West Nile virus

The University of South Florida temporarily stopped one researcher's work with the West Nile Virus earlier this year after eight birds died during the research.

According to a statement from USF, that work has since been restarted after the issues involved were addressed.

West Nile Virus Found in Bay County

Sep 8, 2016

The Florida Department of Health in Bay County has confirmed the presence of the West Nile virus.

At least one person in Duval County has caught West Nile virus from a mosquito, the health department warned Thursday.

In a news release, health officials said they’re concerned more people will become sick, as they’ve seen a recent increase in mosquito-borne disease activity.

Symptoms of West Nile range from fever and headaches to comas and paralysis, according to the CDC.

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After issuing a heath advisory for West Nile Virus earlier this week, the Department of Health in Pinellas County has confirmed its first case of the virus in a human since 2007.

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The Florida Department of Health confirmed a case of the West Nile Virus, a mosquito-borne disease, in Volusia County Wednesday.

  Health officials are expecting more cases, and warn residents to get rid of standing water and wear protective clothing.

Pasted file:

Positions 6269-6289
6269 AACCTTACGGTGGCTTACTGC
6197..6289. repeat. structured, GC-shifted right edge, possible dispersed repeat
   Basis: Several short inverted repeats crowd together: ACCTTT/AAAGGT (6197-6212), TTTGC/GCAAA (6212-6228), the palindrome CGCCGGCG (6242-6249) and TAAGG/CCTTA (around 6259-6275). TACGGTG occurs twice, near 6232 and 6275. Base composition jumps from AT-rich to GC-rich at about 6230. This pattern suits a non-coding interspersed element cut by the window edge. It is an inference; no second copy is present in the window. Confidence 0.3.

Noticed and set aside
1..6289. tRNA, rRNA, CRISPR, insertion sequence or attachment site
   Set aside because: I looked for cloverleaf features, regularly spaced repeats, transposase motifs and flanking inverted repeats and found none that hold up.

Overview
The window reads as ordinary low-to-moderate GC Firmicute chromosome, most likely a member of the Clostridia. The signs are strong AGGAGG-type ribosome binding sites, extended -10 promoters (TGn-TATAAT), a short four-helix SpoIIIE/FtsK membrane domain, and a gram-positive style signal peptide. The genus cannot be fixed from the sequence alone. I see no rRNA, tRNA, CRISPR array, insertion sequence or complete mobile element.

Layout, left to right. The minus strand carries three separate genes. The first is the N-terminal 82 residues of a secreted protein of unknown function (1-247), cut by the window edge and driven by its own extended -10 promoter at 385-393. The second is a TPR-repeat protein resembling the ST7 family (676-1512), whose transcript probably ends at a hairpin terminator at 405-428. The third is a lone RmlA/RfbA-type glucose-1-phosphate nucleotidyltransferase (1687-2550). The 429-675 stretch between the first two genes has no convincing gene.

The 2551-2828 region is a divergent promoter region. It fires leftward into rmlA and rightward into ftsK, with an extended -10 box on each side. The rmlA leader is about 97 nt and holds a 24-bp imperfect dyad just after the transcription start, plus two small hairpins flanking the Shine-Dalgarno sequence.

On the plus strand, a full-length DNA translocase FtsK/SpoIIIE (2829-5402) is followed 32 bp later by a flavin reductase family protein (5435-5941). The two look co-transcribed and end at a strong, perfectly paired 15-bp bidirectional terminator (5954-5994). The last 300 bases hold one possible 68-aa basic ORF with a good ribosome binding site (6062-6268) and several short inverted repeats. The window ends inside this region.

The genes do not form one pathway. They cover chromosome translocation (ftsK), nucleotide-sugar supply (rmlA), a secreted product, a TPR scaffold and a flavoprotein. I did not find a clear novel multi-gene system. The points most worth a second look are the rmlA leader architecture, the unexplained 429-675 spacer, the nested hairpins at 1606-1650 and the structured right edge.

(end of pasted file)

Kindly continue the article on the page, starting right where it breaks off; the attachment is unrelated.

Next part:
Most West Nile Virus infections are mild, but about one percent of cases can cause permanent neurological damage, paralysis and even death. There is no treatment or vaccine for the virus.

Florida had 69 cases of West Nile Virus in 2012.

The Florida Department of Health has confirmed the first case of West Nile Virus for 2015. The case comes from Walton County.

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Health officials have issued an alert after a third person was diagnosed with West Nile virus in Volusia County.

Officials said in a statement Monday "there is a heightened concern additional residents will become ill."

The alert issued urges residents to take extra precaution to avoid mosquitoes. West Nile is most commonly transmitted to human by mosquitoes.

The board chairman of the Capital Area Chapter of the Red Cross is the first Florida patient to contract West Nile virus this year, the Tallahassee Democrat reports.